It was still me on that little stage, and everybody knew it, myself included. But something far more important happened during the six weeks we spent in rehearsal: I got my first taste of the intimacy shared by the cast and crew of a play. We spent long nighttime hours working together in a cavernous building into which no stranger was allowed to set foot. We concentrated intensely on each other on stage and talked endlessly to each other off stage, exchanging the self-conscious confidences of adolescence in the shadowy corners of the gym. After every dress rehearsal and every performance, we drove to Sambo’s, an all-night restaurant on the edge of town, and we went with faces unwashed and makeup intact, that being the badge of membership in the most exclusive fraternity in town.
I can’t remember the last time I saw any of the people involved in the Harlequin Players’ production of Harvey, though I do know that one of them, the star of the show, died of AIDS many years ago. But Barbara Brown, the English teacher who led the Harlequin Players and directed the show, popped up on my Facebook page two days before The Letter, my first opera, opened in Santa Fe, and we’ve been in touch ever since.
When I mentioned last week on Facebook that I’d just gotten back from a preview of Harvey, Barbara posted as follows: “And what a great Dr. Chumley you were!” I doubt that, though it was sweet of her to say so. I can, however, vouch for the fact that I remembered every word of the last act of Harvey, and even muttered a few lines of the script under my breath, much to the amusement of the young friend who saw the show with me.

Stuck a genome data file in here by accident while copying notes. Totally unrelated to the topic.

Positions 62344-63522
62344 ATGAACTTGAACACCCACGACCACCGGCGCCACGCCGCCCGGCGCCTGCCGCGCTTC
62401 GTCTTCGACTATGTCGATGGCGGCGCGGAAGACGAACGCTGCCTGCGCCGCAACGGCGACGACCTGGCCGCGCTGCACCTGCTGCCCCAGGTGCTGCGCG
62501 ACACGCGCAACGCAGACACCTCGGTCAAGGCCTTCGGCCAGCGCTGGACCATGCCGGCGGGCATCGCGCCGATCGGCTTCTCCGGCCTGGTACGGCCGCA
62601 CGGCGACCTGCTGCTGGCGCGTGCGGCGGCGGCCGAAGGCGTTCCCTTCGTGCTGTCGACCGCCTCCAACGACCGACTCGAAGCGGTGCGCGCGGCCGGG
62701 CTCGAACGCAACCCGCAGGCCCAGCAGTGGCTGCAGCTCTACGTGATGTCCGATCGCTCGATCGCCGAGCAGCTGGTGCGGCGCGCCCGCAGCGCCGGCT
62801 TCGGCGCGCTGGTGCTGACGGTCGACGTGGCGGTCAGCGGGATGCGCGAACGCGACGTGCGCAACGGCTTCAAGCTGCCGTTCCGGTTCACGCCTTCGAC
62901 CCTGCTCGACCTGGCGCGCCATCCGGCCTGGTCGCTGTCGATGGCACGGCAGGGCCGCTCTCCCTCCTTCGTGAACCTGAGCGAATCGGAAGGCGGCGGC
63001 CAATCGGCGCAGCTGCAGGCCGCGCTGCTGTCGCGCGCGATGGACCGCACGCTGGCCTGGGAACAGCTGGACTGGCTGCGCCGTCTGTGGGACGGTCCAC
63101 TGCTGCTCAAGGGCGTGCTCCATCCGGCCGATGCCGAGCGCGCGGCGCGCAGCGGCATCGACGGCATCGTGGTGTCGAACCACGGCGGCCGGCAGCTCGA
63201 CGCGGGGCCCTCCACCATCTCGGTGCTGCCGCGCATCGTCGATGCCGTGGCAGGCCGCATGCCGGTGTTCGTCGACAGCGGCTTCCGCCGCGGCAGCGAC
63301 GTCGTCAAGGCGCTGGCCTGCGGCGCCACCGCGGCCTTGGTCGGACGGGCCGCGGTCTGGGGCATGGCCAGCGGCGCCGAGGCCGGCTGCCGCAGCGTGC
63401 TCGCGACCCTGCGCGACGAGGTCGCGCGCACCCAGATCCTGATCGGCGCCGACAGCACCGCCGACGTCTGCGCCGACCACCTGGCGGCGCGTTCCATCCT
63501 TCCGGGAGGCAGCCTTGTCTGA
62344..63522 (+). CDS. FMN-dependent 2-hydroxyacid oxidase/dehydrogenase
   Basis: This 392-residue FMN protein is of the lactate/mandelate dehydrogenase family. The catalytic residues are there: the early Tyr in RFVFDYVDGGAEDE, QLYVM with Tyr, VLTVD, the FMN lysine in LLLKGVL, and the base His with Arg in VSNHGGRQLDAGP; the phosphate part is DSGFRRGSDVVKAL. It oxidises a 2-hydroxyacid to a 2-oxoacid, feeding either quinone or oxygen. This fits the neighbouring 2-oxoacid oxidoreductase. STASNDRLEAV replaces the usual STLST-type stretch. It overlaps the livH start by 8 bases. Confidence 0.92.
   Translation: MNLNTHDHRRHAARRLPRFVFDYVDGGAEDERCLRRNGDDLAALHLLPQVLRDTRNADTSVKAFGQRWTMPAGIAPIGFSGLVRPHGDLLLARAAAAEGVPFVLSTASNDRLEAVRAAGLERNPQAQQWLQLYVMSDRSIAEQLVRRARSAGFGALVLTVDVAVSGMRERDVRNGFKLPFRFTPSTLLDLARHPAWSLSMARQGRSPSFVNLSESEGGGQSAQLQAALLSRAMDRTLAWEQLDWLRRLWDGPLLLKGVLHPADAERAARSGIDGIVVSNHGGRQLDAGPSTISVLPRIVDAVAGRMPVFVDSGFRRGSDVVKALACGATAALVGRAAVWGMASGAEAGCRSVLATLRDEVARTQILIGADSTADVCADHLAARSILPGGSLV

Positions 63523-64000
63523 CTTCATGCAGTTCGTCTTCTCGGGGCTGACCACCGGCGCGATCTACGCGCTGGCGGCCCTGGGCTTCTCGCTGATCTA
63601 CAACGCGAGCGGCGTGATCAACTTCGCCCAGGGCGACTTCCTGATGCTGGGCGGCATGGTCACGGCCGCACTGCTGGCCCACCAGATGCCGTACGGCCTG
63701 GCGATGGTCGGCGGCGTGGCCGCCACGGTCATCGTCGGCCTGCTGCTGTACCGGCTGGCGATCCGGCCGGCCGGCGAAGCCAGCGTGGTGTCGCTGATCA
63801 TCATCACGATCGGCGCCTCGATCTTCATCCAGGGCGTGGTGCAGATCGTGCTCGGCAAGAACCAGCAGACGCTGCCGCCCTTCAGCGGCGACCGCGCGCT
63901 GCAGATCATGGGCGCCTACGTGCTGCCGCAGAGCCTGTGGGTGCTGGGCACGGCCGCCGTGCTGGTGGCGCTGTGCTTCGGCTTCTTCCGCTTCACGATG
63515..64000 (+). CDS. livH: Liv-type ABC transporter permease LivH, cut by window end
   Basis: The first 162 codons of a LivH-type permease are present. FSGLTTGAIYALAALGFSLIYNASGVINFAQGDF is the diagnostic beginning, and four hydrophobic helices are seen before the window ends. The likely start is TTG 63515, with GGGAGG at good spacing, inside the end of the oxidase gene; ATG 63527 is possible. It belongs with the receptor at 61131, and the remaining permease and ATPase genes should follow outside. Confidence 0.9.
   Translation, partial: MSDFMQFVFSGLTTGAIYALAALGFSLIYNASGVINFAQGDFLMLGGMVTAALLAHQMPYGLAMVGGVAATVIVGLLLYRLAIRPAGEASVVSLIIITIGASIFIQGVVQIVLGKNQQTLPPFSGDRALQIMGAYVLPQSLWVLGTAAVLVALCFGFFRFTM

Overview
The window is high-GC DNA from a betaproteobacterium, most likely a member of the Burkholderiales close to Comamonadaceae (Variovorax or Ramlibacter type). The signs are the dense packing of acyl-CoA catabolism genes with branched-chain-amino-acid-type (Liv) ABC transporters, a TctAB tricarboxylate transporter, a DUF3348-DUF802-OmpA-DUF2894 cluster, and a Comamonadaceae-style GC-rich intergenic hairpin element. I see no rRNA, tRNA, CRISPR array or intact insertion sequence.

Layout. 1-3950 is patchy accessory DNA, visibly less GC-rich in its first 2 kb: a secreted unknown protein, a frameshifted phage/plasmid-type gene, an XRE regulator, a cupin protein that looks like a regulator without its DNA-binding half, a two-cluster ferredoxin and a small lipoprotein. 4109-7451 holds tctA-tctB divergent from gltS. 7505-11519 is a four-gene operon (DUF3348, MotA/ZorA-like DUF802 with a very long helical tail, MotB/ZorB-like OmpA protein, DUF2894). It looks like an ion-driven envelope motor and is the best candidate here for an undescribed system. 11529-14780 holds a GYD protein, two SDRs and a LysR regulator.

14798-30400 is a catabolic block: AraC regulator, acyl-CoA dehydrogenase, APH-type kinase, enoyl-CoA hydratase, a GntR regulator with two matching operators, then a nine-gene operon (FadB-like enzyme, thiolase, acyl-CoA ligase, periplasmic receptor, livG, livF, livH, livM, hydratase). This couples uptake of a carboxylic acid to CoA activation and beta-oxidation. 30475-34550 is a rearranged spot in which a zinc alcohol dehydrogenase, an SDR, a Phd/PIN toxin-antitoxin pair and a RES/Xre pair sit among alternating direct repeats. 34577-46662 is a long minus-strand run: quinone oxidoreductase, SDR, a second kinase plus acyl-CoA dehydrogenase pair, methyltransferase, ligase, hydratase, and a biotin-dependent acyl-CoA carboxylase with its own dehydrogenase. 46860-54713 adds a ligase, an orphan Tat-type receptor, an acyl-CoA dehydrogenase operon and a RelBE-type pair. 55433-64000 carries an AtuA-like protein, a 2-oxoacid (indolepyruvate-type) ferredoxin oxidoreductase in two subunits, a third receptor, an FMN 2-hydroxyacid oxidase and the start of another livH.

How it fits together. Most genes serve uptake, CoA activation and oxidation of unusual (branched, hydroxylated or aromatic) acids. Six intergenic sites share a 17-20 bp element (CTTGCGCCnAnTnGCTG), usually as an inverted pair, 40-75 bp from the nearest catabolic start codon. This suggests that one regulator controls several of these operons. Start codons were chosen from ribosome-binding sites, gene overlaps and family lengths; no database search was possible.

Above all–and not at all surprisingly–I remembered my own big third-act scene, in which Dr. Chumley is informed by Elwood P. Dowd that Harvey has the power to “look at your clock and stop it,” thereby allowing you to “go away as long as you like with whomever you like and go as far as you like.” The doctor, who has been grappling vainly with what we now call a midlife crisis, then confesses that he knows exactly where he’d go and what he’d do:
There’s a cottage camp outside Akron in a grove of maple trees, cool, green, beautiful. I’d go there with a pretty young woman, a strange woman, a quiet woman. I wouldn’t even want to know her name. I would be–Dr. Brown. I’d send out for cold beer. I would talk to her. I’d tell her things I have never told anyone–things that are locked in here. And then I’d send out for more cold beer. I wouldn’t let her talk to me, but as I talked I would want her to reach out a soft white hand and stroke my head and say, “Poor thing! Oh, you poor, poor thing!”
Needless to say, I was far too young to appreciate the very real pathos that lies just beneath the surface of this wonderfully silly little scene. But I understand it now, and it was decidedly unsettling to watch it unfold on the stage of the American Airlines Theatre a few weeks after the death of my mother, who loved the film version of Harvey and was proud beyond words to see me playing Dr. Chumley forty years ago.
As I rode down to Broadway, I felt (as I always do) the reflexive impulse to call my mother (as I always did) and tell her where I was going. And as I watched the Akron scene, I thought (as I always will) of how very much I wish I had a six-foot-tall rabbit who could make it possible for me to call my mother one more time and tell her where I’d been.
After the show, I texted my brother: “I just saw Harvey on Broadway. You can imagine how I feel.”
He responded, as is his concise custom, with one word that let me know that he knew: “Yup.”
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An excerpt from the 1950 film version of Harvey. Dr. Chumley is played by Cecil Kellaway: